Teen's Nazi curiosity not as unsettling as it ought to be
Adapted from a Stephen King novella -- one of his occasional deep and psychologically startling stories that offer more than the gore-bore books he cranks out habitually -- "Apt Pupil" is about a teenage boy who discovers that a reclusive neighbor is in fact a wanted Nazi fugitive who has been living incognito for 40 years.
But instead of turning him in, the kid's curiosity about World War II atrocities drives him to become something of a disciple to the old man, whose has spent decades suppressing a disturbing relish for his former life of torture and human liquidation.
Brad Renfro ("Sleepers") plays the somewhat reticent teenager, whose interest in the Aryan perspective on Holocaust history swiftly turns into his own form of perverted enjoyment at forcing horrible stories from his mentor by hanging the threat of exposure over him.
Superlative British thespian Ian McKellen ("Richard III," "Cold Comfort Farm," and the upcoming "Gods and Monsters") is perfectly cast as the reclusive, frayed war crimes escapee who slips all too easily into his grotesque dormant persona under the egging and blackmail of his pupil, then begins to turn the tables on the boy in an escalating succession of subjugating mind games.
Renfro ably plays the boy's transition from unsure meddler to skilled and dead-eyed tormentor. He withdraws from friends and family, his grades plummet and he begins to toy with dark, virulent desires.
He and McKellen both become something frightful at times, but still somehow "Apt Pupil" feels diluted and a little ineffective. All the elements for a properly daunting narrative are in ample supply, but it's just not as unsettling as it ought to be.
"Apt Pupil" is director Bryan Singer's first project since 1995's masterful "The Usual Suspect" and this picture has a blanched version the same kind of jarring discord that film had.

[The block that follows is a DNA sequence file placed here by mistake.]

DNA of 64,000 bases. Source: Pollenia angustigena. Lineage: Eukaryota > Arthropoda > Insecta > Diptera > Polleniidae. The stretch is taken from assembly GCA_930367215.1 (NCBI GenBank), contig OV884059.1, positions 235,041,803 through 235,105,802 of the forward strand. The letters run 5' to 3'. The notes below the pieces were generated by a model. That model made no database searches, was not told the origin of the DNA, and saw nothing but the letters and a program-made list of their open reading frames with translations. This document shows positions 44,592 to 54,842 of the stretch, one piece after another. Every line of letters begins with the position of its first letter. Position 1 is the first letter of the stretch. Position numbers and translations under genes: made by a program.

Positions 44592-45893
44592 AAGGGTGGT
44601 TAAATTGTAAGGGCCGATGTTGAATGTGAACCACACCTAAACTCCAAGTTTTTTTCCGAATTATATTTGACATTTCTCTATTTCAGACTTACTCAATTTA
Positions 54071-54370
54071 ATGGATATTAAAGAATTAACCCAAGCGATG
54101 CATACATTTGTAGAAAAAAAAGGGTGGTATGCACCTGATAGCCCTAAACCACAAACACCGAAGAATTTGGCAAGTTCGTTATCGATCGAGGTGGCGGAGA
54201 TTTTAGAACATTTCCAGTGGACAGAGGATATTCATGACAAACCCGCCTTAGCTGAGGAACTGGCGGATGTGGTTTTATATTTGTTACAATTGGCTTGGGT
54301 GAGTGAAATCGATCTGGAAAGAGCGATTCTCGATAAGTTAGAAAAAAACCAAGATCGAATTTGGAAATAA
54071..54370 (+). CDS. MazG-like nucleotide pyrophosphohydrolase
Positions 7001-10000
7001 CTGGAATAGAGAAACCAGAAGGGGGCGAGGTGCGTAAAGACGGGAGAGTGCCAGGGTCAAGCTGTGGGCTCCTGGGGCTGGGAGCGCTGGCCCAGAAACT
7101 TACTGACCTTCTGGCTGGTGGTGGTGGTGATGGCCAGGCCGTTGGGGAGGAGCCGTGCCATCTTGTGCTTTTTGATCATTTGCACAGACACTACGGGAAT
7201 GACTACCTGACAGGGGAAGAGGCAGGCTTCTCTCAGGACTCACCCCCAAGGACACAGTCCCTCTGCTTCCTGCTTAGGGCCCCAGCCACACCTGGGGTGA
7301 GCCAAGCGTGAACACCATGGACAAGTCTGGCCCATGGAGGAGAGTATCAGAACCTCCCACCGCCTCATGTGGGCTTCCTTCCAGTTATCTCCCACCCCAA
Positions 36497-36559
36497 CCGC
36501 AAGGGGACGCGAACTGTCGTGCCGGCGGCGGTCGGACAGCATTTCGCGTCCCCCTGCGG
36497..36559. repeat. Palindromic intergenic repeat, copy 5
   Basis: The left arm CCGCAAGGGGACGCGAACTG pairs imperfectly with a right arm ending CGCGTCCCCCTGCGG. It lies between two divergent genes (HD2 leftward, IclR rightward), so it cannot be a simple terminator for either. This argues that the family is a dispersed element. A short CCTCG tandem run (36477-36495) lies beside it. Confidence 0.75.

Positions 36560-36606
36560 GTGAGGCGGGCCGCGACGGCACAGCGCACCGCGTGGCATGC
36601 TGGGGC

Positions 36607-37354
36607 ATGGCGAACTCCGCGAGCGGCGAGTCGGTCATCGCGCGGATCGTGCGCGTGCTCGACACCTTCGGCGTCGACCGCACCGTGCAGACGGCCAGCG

When the kid starts doodling in swastikas during a boring class, it sends the intended chills. In an effective daydream sequence Renfro finds himself transported from the shower in his high school gym to the gas chamber of a concentration camp, surrounded by emaciated prisoners. But the film comes up short on the kind of cerebral content that can really shake an audience.
We're present for only a few moments of the hours Renfro spends listening to ghastly memories under the Nazi's tutelage. We only hear bits and pieces of the disturbing stories that transform him, and what's more, we see very little of his immediate reaction to them. Is he appalled? Is he invigorated? It's never really clear. There's no give and take in their conversations.
I suspect Singer was given some very distinct boundaries to work within by TriStar pictures, which probably didn't want a controversy on their hands (evidenced by an extreme deviation from the novella's finale). The picture almost tippy-toes around its biggest issues.
With the help of his "Suspects" cinematographer (Newton Thomas Sigel), and John Ottoman, the man who both edited "Suspects" and composes its score, Singer gives this film a similarly ominous, reverberating foundation, but the result is a much more innocuous than any movie directly or indirectly about the Holocaust should be.
Instead of sending the audience home with something to think about, "Apt Pupil" just creeps you out a little and once you've left the theater, the feeling is gone.